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US Border Patrol Agents will Deploy to Guatemala to Train Side-by-Side

DHS personnel will advise Guatemalan police and migration authorities on how to halt human smuggling

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US, Border Patrol Agents, Guatemala
Central American migrants eat lunch, courtesy of Mexican officials, on the border bridge between Mexico and Guatemala, as they wait for their humanitarian visas from Mexican migration officials to be processed. VOA

The United States is reportedly sending dozens of Department of Homeland (DHS) security agents and investigators to Guatemala to help stem the flow of unauthorized migration from Central America to the U.S.

The Washington Post, citing anonymous U.S. officials with knowledge of the situation, reports DHS personnel will advise Guatemalan police and migration authorities on how to halt human smuggling. The intent of the effort, the Postreports, is to close heavily-traveled routes to the U.S. and discourage migrants from embarking on journeys to the U.S. through Mexico.

The reported plan has not been publicly disclosed, but DHS said in a statement Friday that acting secretary Kevin McAleenan finalized an agreement during a recent meeting with Guatemalan officials that included “a provision on law enforcement training to improve criminal investigations that disrupt human trafficking.”

U.S. President Donald Trump threatened stiffer tariffs on Mexico on Thursday if it does not stop illegal migrants, mostly from Central America, from crossing the U.S.-Mexico border. He also threatened to cut off aid to Central American countries.

US, Border Patrol Agents, Guatemala
The United States is reportedly sending dozens of Department of Homeland (DHS) security agents and investigators to Guatemala. Pixabay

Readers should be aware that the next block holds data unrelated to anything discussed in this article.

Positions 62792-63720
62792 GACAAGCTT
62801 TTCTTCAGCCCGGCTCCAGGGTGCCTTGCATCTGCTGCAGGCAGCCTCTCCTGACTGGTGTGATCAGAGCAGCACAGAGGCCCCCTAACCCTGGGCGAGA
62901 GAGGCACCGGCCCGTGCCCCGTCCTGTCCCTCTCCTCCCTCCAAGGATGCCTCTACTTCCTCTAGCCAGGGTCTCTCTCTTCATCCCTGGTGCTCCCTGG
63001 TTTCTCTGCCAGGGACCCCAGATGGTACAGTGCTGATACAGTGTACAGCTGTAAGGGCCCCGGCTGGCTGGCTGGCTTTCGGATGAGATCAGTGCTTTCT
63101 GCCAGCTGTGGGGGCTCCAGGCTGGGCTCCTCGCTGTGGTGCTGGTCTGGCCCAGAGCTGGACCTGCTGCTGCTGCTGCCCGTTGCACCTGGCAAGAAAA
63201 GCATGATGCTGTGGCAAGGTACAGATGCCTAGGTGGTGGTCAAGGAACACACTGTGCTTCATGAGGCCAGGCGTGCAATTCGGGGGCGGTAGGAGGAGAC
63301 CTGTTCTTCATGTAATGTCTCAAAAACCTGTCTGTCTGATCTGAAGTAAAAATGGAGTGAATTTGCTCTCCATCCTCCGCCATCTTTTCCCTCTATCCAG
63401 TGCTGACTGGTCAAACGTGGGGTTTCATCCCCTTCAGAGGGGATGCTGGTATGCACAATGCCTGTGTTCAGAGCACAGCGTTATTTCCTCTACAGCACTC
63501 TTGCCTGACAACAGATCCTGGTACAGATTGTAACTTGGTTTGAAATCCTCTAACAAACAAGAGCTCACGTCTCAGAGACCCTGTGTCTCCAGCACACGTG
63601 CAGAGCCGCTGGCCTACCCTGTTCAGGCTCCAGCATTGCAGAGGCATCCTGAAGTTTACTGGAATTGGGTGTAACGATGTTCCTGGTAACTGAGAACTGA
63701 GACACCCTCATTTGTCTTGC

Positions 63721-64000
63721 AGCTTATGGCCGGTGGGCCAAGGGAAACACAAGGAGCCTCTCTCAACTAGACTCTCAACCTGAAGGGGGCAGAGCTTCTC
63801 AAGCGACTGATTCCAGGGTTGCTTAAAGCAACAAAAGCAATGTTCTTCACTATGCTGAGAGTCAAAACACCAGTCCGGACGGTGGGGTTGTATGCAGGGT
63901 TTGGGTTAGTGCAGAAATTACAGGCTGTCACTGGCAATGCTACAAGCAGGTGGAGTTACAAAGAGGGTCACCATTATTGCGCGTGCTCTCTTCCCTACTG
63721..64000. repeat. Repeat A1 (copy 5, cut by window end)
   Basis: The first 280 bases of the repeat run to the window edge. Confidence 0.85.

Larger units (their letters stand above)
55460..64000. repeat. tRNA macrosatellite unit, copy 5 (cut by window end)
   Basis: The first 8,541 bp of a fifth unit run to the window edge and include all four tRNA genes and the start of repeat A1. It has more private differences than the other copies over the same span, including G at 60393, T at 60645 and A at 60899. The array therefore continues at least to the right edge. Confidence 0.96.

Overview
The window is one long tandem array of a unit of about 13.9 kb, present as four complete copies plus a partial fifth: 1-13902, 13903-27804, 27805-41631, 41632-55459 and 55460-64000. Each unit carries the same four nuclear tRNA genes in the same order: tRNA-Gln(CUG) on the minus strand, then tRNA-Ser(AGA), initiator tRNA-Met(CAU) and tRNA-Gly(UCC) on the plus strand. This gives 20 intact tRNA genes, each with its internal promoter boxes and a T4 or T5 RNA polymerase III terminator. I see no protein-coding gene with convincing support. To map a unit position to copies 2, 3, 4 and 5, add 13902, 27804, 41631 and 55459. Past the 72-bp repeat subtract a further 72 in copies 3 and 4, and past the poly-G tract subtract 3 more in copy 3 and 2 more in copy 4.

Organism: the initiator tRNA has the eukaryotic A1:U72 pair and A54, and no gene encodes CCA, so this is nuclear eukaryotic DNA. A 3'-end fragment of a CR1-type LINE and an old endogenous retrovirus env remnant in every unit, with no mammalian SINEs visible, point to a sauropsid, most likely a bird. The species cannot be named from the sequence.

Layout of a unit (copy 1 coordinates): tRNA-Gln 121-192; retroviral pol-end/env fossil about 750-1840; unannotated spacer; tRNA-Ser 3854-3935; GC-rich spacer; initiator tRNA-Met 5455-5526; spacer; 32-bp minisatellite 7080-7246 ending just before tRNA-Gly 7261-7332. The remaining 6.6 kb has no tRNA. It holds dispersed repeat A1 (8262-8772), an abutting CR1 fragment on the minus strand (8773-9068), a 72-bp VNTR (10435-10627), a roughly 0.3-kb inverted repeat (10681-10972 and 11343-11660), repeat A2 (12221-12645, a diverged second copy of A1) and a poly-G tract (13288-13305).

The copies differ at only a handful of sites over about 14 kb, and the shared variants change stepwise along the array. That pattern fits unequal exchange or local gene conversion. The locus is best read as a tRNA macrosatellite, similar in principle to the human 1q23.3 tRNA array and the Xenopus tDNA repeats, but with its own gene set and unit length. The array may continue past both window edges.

Mexican Deputy Foreign Minister Jesus Seade said Friday his country wants to combat the issue by using “traditional mechanisms and better exercise(ing) existing rules.” Seade will attempt to resolve the dispute when he meets on Wednesday in Washington with a U.S. delegation headed by Secretary of State Mike Pompeo.

Also Read- Mexico Could Tighten Migration Controls to Defuse Trump Tariffs Threat

Caravans of migrants, mainly from Guatemala, Honduras and El Salvador began coming to the U.S.-Mexican border in large numbers last fall. The U.S. says an average of 4,500 migrants arrive at the border each day, the largest migrant surge on the border in a decade. DHS says 109,000 migrants were arrested at the border in April. (VOA)

Next Story

US Government Begins Probe into Google Over its Labour Practices

"Four of our colleagues took a stand and organised for a better workplace. This is explicitly condoned in Google's Code of Conduct, which ends: 'And remember... don't be evil, and if you see something that you think isn't right -- speak up.' When they did, Google retaliated against them," the employee activist group wrote in the blog post

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Google Search Engine
Google Logo. Pixabay

The US government has launched a probe into Google over its labour practices following a complaint from four employees who have been fired by the tech giant.

The four workers who filed a lawsuit against the company last week, claimed they were fired from Google for engaging in legally protected labour organizing, reports CNN Business.

The National Labor Relations Board has begun a formal probe into the complaint.

The tech giant has been accused of “union busting” and retaliatory behaviour after it sacked four employees for allegedly violating the company’s data security policies.

In a statement, Google said it dismissed four individuals who were engaged in intentional and often repeated violations of its longstanding data security policies.

Google
US begins probe into Google’s labour practices. Pixabay

“No one has been dismissed for raising concerns or debating the company’s activities,” said the company on Monday.

Google is in the midst of controversy over its strained relationship with employees.

In an earlier blog post on Medium, an employee activist group, “Google Walkout for Real Change”, said that the company is illegally retaliating against prospective union organisers.

Also Read: Cricket Icon Mahendra Singh Dhoni to Back Show on Army Officers

“Four of our colleagues took a stand and organised for a better workplace. This is explicitly condoned in Google’s Code of Conduct, which ends: ‘And remember… don’t be evil, and if you see something that you think isn’t right — speak up.’ When they did, Google retaliated against them,” the employee activist group wrote in the blog post.

The new CEO of Alphabet Sundar Pichai faces extreme challenges as Google stares at several high-profile external probes into its alleged anti-trust market and data practices — from the US to the European Union regulators — including internal tensions with staff over discrimination at work and HR transparency. (IANS)